Manufacturing in Mexico has expanded rapidly in recent years, giving China and other Asian nations the first serious competition they’ve seen in decades. The rising cost of fuel, combined with higher wages in some Asian nations, has encouraged a growing number of major international corporations – especially those who manufacture heavy industrial items – to move their overseas manufacturing operations to Mexican maquilas (assembly and manufacturing facilities) in order to take advantage of the nation’s close proximity to the U.S. and affordable, highly skilled labor force.
“Global producers of everything from cars and auto parts to aviation technology, medical devices and home appliances are establishing maquilas in Mexico to be closer to U.S. markets,” writes the Albuquerque Journal. “The rapid growth is creating new industrial hot spots, where companies are flocking to set up new facilities.”
Basically, this involves a re-shoring of industry from China to Mexico that is affecting every sector; from manufacturing and transportation to warehousing and technology. The growth is already creating “huge business opportunities” on both sides of the 2,000-mile U.S.-Mexico border, where a variety of new companies are establishing operations to supply goods and services for Mexico’s manufacturing sector.
Producers of heavy goods were among the first to make this shift, since items like automobiles and large home appliances have been most affected by the rising cost of fuel. Setting up shop in Mexico allows for greater operating efficiency and lower shipping costs, which ultimately leads to greater profits – all good things in today’s still somewhat uncertain global economic environment. Add to this the fact that Mexico has an impressive network of 11 free trade agreements covering 43 countries, in addition to economic completion agreements with 6 nations, investment promotion and protection agreements with 2 nations and double taxation treaties with more than 31 countries, and it’s easy to see why Latin America’s second largest economy has become so attractive to international corporations in recent years.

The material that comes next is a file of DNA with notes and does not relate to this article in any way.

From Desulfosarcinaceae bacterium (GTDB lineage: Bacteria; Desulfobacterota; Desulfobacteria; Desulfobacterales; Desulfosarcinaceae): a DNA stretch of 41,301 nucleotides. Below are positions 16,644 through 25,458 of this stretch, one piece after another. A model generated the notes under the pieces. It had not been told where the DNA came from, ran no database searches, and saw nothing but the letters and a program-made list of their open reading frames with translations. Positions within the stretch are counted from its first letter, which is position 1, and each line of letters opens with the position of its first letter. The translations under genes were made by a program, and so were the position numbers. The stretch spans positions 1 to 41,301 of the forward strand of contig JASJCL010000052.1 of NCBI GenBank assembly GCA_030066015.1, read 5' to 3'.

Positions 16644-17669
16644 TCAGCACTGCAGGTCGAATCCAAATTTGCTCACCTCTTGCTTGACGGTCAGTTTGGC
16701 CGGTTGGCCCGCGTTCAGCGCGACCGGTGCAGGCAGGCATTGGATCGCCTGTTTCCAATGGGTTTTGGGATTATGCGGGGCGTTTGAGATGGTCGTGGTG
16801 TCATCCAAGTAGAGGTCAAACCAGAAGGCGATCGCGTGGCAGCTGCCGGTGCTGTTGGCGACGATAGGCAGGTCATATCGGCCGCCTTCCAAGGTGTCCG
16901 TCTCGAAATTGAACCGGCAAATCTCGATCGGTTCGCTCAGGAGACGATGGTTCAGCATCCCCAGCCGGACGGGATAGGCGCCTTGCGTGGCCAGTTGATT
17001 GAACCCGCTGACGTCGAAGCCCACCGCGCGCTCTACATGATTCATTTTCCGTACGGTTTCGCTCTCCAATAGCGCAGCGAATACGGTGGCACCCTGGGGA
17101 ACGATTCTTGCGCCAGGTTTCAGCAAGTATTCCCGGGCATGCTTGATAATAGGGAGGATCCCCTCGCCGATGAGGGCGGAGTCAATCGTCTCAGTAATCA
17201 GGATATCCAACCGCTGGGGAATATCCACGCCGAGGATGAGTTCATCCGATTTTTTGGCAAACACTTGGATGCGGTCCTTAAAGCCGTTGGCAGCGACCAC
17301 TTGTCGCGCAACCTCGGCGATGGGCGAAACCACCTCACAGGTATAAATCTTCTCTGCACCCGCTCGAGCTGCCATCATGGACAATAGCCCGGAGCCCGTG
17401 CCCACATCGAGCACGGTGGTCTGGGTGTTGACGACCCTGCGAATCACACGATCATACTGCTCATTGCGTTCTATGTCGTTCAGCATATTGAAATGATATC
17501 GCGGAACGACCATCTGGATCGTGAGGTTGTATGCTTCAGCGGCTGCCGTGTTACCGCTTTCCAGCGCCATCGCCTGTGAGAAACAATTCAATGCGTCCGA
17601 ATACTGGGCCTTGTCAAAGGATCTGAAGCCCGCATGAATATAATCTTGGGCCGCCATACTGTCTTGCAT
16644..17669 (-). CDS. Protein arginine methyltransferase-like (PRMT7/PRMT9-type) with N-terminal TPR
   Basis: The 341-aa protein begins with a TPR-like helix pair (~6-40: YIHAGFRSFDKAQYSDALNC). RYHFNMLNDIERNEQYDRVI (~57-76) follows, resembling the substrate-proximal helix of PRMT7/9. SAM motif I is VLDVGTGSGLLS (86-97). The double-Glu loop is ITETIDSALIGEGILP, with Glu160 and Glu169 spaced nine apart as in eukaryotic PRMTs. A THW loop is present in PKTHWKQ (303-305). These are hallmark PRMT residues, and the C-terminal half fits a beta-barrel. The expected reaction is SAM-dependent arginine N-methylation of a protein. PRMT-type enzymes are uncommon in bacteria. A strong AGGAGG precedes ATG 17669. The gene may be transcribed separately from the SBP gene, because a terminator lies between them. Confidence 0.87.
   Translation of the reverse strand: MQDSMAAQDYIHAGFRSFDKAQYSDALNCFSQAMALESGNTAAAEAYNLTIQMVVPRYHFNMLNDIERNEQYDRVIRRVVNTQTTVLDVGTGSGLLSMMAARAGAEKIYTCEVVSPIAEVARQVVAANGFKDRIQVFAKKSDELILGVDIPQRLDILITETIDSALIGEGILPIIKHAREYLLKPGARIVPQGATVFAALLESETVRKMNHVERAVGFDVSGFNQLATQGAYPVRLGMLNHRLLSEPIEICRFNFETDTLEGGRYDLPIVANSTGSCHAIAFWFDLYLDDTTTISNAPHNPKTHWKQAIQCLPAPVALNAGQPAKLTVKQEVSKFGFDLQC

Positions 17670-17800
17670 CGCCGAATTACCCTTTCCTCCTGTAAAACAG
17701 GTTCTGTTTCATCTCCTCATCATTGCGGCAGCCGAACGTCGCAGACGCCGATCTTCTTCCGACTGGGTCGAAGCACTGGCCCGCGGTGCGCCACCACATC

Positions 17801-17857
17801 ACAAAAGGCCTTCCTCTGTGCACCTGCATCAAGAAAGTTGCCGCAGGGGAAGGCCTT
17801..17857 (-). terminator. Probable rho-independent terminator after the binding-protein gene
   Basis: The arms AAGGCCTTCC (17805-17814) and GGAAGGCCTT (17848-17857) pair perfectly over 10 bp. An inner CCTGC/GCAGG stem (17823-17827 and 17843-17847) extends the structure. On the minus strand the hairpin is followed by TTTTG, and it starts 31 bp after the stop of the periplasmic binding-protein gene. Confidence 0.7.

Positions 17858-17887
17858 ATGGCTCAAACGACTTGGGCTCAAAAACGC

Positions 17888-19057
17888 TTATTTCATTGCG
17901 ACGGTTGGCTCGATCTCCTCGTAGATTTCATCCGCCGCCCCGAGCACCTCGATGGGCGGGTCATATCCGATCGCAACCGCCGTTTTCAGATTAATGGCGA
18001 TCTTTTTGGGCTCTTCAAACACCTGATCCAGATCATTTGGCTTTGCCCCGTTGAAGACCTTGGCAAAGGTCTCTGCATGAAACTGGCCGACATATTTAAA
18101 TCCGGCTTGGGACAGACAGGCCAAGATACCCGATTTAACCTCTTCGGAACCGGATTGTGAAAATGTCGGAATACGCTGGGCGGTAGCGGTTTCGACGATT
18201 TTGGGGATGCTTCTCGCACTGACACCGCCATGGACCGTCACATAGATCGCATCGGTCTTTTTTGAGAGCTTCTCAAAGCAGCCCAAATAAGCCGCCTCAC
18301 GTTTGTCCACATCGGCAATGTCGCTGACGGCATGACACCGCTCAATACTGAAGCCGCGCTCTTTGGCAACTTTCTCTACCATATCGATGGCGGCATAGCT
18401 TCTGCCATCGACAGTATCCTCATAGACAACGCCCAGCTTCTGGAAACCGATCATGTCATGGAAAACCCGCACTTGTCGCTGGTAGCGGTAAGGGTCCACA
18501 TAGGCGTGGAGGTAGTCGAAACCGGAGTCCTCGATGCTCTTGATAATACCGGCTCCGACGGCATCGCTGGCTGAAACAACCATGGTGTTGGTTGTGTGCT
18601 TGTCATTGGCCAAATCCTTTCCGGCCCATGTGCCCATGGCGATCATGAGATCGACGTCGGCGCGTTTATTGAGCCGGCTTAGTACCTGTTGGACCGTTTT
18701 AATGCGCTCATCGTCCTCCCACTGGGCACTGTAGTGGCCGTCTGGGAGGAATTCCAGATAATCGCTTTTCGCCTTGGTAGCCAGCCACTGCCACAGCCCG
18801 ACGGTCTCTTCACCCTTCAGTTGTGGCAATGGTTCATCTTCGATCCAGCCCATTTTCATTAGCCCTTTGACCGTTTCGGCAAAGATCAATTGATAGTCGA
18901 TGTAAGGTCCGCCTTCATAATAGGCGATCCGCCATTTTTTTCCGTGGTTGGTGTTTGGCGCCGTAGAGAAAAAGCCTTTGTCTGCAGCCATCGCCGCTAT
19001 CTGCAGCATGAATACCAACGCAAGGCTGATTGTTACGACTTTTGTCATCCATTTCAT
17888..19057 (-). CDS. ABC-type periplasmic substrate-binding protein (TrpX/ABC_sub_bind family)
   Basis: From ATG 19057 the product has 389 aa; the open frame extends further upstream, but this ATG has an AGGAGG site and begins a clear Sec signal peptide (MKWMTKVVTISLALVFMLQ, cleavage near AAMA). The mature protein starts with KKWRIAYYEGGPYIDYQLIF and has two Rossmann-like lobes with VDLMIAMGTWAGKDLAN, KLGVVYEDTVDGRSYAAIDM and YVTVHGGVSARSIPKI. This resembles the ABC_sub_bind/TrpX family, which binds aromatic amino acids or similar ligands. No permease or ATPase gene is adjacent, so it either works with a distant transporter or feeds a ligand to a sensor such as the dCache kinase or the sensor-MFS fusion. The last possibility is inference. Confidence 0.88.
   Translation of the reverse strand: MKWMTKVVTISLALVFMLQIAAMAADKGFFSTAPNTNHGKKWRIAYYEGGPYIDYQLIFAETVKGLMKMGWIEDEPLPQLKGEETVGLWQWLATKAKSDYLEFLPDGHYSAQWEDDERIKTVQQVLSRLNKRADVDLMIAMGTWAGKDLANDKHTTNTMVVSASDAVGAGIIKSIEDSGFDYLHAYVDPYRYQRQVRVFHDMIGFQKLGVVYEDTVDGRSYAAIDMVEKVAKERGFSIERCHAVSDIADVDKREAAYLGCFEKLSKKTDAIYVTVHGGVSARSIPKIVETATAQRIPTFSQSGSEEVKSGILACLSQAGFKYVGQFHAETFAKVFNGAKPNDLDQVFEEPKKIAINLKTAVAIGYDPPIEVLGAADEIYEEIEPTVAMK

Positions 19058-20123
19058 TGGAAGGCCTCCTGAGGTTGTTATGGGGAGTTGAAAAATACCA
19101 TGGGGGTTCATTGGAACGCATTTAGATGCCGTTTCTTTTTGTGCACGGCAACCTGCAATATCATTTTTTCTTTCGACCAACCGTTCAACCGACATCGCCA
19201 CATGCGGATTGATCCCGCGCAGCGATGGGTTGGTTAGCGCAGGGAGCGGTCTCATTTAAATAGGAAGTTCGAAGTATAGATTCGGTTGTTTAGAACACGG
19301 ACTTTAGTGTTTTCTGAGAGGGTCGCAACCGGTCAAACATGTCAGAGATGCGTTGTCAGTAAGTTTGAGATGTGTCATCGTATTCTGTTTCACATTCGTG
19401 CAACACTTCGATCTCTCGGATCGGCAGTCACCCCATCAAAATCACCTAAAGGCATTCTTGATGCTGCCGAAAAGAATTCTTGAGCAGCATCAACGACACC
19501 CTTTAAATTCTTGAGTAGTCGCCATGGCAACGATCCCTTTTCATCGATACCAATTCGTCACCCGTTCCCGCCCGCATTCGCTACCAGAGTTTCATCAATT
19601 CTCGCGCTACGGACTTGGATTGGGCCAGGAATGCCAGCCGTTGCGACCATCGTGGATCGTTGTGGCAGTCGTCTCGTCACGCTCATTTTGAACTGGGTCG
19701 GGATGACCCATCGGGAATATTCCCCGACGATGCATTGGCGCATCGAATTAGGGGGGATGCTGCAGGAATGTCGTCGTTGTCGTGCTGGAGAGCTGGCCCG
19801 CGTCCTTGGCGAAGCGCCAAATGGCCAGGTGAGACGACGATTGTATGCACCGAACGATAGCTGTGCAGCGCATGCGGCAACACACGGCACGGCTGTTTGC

“Other pressures include the strengthening of Chinese and some other Asian currencies against the U.S. dollar, which makes exports from these countries more expensive, and the length of time it takes to transport goods from those places to North America,” writes the Albuquerque Journal. “All of that is providing huge competitive advantages to Mexico.”
Not surprisingly, these events have sparked a rapid influx of foreign direct investment (FDI) dollars pouring into Mexico’s maquilas, which attracted nearly $13 billion in 2013 – close to double the numbers from 2012, which hovered around $7 billion. 2013 also marked the highest level of FDI since 2007, and the recent manufacturing surge is the first time in almost 50 years that production in Mexico has provided a much more favorable, cost-effective environment than producing goods in China or other Asian nations.
In recent years, Mexico’s manufacturing operations have also gained in sophistication and offer a more diverse array of options and technological expertise for international businesses. For example, Mexico is now the world’s number one exporter of flat screen TVs and refrigerators with freezers, and is the world’s fifth-largest producer of auto parts after displacing Japan in early 2014, with experts predicting that it will soon displace Canada to claim the number four position globally. And all of this also happens to be great news for the U.S., which shares close economic ties to Mexico.
“The growth and diversification of Mexico’s maquila industry is a boon to the U.S. border economy, and to U.S. manufacturing in general, given its deep-rooted connections to U.S. production and investment,” writes the Albuquerque Journal.
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